The "director of market intelligence at a Manhattan-based investor relations firm" was charged with insider trading because he allegedly looked at clients' draft press releases and then "routinely purchased stock or call options in advance of favorable news and sold short or bought put options ahead of unfavorable news." Here is some market intelligence for you: Don't insider trade in short-dated out-of-the-money call options! Come on. Irresistibly, DealBook says "Now, his gains have become a publicity nightmare," though I feel like the public relations component is the least of his worries.

Evil magicians and Aladdin.

I point you to this Black Bag post about the BlackRock Aladdin risk management system not to endorse it, exactly, though I do want to endorse the line about "the culture of leniency [New York Attorney General Eric] Schneiderman's office has cultivated around punning and other word crimes," that's right on. But Aladdin is a big interesting thing -- here is Tracy Alloway last month -- and I sort of can't resist mentioning it. One error here, which I think is a common one, is conflating risk management software with quantitative investing software. Aladdin answers -- for BlackRock and the many other firms that license it -- the question "if Event X happens, what will happen to the value of my portfolio?" And it does that with statistical methods that might worry you from a Black Swan and/or groupthink perspective. (I mean, might worry you abstractly; I have no idea what those methods are. But any method of numerically estimating investing risks will probably enrage Nassim Taleb, and any method used to manage trillions of dollars had better be very very robust.) But it doesn't answer the question, "what should I invest in?" For that, you need a view on whether or not Event X will happen, or if Event Y will happen instead.

The R in Brevan Howard was pretty good.

The main thing I took away from this article is that Brevan Howard is an acronym, which I shamefully did not know. ("Brevan Howard was co-founded in 2002 by five 'fixed-income traders from Credit Suisse': Alan Howard, James Vernon, Jean-Philippe Blochet, Chris Rokos, and Trifon Natsis. The company name was created by utilizing portions of the last names of the co-founders.") Howard got his whole name in, since he was the boss, but Rokos -- the R -- did okay too: He "regularly contributed over a fifth of the total trading profits of Brevan Howard's main 'Master Fund' between 2004 to 2012" despite being, if you're counting carefully, only one sixth of the acronym. Anyway now he's suing to get out of his non-compete and is disclosing the fund's dirty secrets in court.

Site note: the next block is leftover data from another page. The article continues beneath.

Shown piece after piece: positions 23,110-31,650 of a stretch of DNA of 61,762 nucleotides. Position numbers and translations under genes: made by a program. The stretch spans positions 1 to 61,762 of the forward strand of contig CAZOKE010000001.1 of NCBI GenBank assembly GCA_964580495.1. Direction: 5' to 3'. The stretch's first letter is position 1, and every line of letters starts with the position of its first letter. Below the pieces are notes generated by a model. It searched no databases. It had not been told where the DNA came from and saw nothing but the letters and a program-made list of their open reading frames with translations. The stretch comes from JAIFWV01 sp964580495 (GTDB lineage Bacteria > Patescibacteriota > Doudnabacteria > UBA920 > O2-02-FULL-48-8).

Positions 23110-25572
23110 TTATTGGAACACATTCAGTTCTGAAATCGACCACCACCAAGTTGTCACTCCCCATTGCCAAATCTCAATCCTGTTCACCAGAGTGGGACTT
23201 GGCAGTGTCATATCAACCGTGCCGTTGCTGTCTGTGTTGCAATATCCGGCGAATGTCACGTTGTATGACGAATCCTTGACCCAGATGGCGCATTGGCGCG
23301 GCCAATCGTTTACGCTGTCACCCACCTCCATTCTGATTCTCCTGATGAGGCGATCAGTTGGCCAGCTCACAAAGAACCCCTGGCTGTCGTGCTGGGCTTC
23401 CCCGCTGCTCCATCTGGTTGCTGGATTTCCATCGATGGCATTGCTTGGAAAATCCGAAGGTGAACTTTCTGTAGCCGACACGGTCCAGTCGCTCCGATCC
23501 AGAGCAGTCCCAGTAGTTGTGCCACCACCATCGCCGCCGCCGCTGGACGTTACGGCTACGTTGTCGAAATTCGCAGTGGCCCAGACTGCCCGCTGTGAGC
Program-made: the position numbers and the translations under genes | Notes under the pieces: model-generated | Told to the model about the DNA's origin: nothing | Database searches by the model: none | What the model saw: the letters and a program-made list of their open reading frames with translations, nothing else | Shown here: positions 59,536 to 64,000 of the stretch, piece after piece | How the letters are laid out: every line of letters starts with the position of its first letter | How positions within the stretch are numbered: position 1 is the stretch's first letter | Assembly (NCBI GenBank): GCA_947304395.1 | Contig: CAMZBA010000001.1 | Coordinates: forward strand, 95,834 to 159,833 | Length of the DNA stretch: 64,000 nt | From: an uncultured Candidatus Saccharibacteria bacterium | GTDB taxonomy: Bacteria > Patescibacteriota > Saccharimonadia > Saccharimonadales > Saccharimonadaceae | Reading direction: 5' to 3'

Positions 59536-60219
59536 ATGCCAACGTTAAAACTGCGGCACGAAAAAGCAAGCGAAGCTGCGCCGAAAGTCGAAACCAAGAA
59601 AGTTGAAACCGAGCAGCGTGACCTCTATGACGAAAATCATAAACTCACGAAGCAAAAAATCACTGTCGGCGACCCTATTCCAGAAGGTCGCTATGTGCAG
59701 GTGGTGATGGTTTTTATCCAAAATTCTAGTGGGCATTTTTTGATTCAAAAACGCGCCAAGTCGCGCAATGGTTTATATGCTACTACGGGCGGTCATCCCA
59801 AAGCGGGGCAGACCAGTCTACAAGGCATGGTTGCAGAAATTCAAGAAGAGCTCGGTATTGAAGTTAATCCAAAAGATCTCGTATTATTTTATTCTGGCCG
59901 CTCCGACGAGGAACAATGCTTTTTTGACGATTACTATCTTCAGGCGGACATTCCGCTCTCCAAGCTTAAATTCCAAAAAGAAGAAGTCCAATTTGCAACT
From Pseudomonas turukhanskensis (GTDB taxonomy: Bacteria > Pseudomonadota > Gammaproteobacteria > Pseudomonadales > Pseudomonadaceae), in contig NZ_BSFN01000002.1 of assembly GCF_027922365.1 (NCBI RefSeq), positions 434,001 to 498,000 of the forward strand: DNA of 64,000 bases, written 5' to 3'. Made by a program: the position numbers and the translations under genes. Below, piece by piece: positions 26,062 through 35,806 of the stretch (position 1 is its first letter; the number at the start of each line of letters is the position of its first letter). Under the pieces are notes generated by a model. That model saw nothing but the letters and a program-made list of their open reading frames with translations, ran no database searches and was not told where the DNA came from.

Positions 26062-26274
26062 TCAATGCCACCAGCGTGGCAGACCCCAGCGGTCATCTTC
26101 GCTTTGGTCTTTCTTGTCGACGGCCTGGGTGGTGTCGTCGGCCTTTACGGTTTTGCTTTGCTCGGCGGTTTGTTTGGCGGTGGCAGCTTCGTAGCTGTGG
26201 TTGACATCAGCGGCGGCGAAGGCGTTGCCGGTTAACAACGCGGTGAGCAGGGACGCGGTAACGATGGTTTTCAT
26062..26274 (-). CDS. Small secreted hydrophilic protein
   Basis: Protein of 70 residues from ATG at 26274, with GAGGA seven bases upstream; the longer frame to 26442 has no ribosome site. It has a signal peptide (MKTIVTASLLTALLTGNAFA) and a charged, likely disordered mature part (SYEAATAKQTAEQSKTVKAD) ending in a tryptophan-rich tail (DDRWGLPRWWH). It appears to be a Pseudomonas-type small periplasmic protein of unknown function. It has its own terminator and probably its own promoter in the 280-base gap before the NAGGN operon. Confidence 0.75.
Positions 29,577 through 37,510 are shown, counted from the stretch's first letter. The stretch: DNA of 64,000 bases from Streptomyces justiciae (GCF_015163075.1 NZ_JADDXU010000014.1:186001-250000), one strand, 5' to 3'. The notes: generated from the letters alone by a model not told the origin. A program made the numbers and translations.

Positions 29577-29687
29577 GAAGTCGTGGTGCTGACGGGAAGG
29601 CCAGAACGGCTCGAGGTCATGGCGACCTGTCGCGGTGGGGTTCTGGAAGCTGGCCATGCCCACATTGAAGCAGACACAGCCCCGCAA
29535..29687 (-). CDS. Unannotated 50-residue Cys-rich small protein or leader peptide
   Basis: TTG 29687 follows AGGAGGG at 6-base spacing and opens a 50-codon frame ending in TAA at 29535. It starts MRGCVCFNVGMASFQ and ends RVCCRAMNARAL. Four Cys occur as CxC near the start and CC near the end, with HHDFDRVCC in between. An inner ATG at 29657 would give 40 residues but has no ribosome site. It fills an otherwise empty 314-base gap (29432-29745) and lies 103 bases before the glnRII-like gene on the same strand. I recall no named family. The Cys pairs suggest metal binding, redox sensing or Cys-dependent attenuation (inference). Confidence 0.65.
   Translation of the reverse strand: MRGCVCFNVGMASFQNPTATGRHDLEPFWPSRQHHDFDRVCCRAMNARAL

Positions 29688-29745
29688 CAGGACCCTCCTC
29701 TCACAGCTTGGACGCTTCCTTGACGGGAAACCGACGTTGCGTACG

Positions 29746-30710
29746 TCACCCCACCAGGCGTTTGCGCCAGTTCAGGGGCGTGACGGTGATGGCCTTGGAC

What is a corporation?

I got into a conversation a while back about whether people still believe that shareholders "own" corporations, which strikes me as a non-rigorous and sort of passé view of the world. If you think that, or if you don't, I recommend Martin Wolf on corporate governance and the purpose of the corporation. Reasonable people may disagree on some of the orientation here -- I might be more sympathetic to shareholders oppressed by managers than he is, for instance -- but overall it is excellent. More importantly, it is the right model for how to think about corporations and stock: Corporations are separate entities bound to shareholders not by simple "ownership" but by "implicit -- or not fully specified -- contracts" that exist in part to remove the corporation from the pure control of the shareholders.

Things happen.

Being the head of the IMF seems like a risky job. Bob Diamond's African bank company is re-listing. Credit rating agencies will probably have to do more paperwork to pretend that they're not conflicted. Harvard Management Company's compensation is "increasing at a much faster rate than the endowment," complain alumni. Some raindrops fall too fast.

To contact the writer of this article: Matt Levine at mlevine51@bloomberg.net.

To contact the editor responsible for this article: Tobin Harshaw at tharshaw@bloomberg.net.